The Valhalla Murders is an Icelandic language mystery thriller on Netflix. It’s an outstanding mystery series, full of suspense and interesting characters.
The Valhalla Murders bears a strong resemblance plot-wise to the 3 series Welsh drama Hinterland, which I reviewed here. The idea is similar but the execution is different. It doesn’t take 3 years of keeping the fine points in mind. You get all 8 episodes in one release with The Valhalla Murders. All 8 of the episodes deal with this one case.
Kata (Nína Dögg Filippusdóttir) is called to investigate a murder. It’s unusual because there were multiple stab wounds and the victims eyes were mutilated.
Kata gets passed over for a promotion that very afternoon. Then she is informed that a cop from Norway, Arnar (Björn Thors), is being called in to assist her with the case.
Soon other bodies with similar styles of murder are found. Iceland goes nuts over the idea of a serial killer, previously unheard of there.
The setting is stunning, with many aerial shots. The world is all snow, striped with black ribbons of roadways. Kata scampers around in all that snow in a thin sweater and a short leather jacket. Brrr!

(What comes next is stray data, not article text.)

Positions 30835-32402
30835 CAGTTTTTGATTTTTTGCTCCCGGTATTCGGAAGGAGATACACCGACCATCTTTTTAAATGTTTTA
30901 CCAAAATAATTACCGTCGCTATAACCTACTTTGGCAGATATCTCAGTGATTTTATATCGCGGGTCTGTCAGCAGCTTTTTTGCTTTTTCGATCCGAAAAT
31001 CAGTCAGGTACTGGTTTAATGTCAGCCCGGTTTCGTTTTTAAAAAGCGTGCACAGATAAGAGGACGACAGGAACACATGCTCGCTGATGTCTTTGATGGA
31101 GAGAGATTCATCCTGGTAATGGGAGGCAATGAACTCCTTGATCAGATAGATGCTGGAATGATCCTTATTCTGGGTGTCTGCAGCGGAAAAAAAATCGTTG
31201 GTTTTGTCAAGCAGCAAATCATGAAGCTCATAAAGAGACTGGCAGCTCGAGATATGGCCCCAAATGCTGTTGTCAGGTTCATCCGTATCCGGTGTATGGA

The development of the police work is flawless. It’s a slow accumulation of facts based on the hard work of Kata, Arnar and their excellent team. There are no red herrings or misdirections. It’s a straightforward crimesolving story. They learn how the murders are related. There was a boys’ school involved. It closed 30 years ago, but the people who worked there are the ones being murdered.
By episode 5, they think they’ve figured it out. But there’s more to it, as they find out. The closer they get to the answer, the more dangerous it is for everyone. The climactic scenes in the final episode are very exciting.
Both of the main characters have complicated private lives.
Kata is divorced with a 16 year old son. Her mother is living with her temporarily. The extra time the murders require comes just at a time when there’s a serious problem at home with her son. She is very stressed and worried about her son while trying to act normal at work. It doesn’t always work.
Arnar is native to Iceland. The police commissioner who brought him back to work on the case, Magnús (Sigurður Skúlason), is a close friend. Arnar’s father is dying. His sister Laufey (Kristín Þóra Haraldsdóttir) keeps reaching out to him secretly about it. Their father and Laufey’s husband are clergy in a church that Arnar rejects. Laufey’s husband prevents her from seeing Arnar or from letting him attend the funeral when their father dies.
I did have some trouble with scenes that were filmed in dark places – basements, deserted power plants. Often there wasn’t enough light in a scene to see what was happening. But I have no complaints at all about the writing or acting in this series.
Check out the trailer.
If you enjoy a good mystery, I think you’ll like The Valhalla Murders.